RAMALLAH (Dispatches) – The latest escalation by the Zionist regime served to unite the geographically fragmented Palestinian community in a way not seen in years, analysts say.
From the blockaded Gaza Strip to the occupied West Bank and illegally annexed East al-Quds to Palestinians living inside the occupied territories, scattered people pulled closer together.
A sea of Palestinian flags flew in solidarity rallies, especially during “Day of Rage” protests and a general strike on May 18 that cut across separate areas.
Administrative offices, schools and businesses closed across the West Bank not only to protest the bombardment of Gaza but also against expanding Zionist settlements in the occupied territories.
“To see every single Palestinian community rise up together, this is extremely rare,” said Salem Barahmeh, director of the Palestine Institute for Public Diplomacy.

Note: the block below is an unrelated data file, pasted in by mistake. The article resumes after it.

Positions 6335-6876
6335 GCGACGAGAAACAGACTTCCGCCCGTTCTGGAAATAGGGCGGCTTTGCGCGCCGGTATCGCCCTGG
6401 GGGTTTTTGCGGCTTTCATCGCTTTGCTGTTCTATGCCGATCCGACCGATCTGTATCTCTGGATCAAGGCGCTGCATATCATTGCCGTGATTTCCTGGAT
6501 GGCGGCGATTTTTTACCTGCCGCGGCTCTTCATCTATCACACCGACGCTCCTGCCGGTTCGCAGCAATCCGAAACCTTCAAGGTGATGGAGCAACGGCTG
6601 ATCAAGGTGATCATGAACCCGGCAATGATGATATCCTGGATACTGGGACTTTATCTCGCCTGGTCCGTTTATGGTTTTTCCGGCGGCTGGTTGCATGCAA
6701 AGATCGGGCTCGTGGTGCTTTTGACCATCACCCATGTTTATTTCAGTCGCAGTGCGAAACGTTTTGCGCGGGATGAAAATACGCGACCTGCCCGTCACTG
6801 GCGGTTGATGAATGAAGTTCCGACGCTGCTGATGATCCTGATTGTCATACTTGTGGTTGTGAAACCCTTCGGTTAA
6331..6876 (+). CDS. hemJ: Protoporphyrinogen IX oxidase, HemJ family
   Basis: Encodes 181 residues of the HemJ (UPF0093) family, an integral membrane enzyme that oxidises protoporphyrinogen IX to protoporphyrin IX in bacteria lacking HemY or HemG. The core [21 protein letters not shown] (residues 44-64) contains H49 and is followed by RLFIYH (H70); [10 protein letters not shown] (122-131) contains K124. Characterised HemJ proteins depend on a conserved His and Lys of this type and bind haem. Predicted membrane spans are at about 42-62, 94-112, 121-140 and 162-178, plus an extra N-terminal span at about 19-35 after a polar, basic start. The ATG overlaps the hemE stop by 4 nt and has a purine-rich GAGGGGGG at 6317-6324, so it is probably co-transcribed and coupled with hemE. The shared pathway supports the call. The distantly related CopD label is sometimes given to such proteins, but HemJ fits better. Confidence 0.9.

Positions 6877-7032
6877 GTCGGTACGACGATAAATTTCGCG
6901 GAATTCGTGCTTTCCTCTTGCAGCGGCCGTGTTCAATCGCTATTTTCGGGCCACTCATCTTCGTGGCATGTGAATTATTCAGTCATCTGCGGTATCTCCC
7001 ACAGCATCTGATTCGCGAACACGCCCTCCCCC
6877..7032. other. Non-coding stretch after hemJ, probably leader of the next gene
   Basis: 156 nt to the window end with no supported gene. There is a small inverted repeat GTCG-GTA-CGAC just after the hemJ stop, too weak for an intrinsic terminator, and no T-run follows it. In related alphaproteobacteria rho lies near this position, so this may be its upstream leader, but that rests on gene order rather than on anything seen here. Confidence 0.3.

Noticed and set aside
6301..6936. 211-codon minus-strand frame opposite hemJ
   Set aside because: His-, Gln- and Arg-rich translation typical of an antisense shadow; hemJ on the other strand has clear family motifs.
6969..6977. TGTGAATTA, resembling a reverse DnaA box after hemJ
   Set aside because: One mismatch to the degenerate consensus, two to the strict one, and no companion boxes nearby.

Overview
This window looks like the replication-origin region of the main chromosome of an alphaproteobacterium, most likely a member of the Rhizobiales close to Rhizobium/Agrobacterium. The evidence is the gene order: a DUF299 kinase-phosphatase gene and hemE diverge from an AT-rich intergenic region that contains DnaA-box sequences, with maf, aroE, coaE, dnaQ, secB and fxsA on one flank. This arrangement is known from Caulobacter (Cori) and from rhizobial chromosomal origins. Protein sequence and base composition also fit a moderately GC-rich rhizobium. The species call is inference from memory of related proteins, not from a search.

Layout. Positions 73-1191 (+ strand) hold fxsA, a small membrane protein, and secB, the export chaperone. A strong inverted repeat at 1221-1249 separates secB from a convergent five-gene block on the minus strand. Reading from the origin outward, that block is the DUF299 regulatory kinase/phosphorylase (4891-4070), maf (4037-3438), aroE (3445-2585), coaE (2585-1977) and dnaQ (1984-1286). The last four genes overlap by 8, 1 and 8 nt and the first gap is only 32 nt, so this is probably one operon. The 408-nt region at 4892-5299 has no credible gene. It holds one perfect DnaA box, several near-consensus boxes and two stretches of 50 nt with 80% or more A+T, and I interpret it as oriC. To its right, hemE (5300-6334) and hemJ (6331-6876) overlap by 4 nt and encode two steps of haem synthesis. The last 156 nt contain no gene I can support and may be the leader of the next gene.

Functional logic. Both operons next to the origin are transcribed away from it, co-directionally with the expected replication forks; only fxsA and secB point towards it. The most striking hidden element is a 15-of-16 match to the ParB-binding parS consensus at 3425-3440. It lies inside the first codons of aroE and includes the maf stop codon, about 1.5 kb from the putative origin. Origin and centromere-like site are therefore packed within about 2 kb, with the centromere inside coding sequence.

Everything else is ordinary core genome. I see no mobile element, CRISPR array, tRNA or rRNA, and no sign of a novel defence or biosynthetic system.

“To go on a national strike and protest and to have the Palestinian diaspora also involved, that’s pretty historic,” he said, referring to rallies by Palestinians abroad.
A Palestinian living in the occupied territories, Mussa Hassuna, was killed in a confrontation between extremist Zionists and young Arabs in Lod, in central parts of the occupied territories.
While Gaza, besieged by the Zionist regime for over 14 years, is mired in poverty, the West Bank have seen successive intifadas (uprisings).
Mariam Barghouti, a researcher and Palestinian activist, said that in the wider community each person has a different experience with the Zionist regime, but amid the recent surge in violence, Palestinians found themselves confronted by “people shouting ‘death to Arabs’ and attacking Palestinians with weapons.”
They realized that “it’s not just a West Bank problem, not just a Gaza problem,” said Barghouti. “It is an apartheid problem, a colonial problem, it’s an Israeli state problem.”
The U.S.-based group Human Rights Watch and Israel’s B’Tselem recently accused the Zionist regime of running an “apartheid” system.
Another Palestinian also said that the recent flare-up “made everybody feel how Palestinian they are.”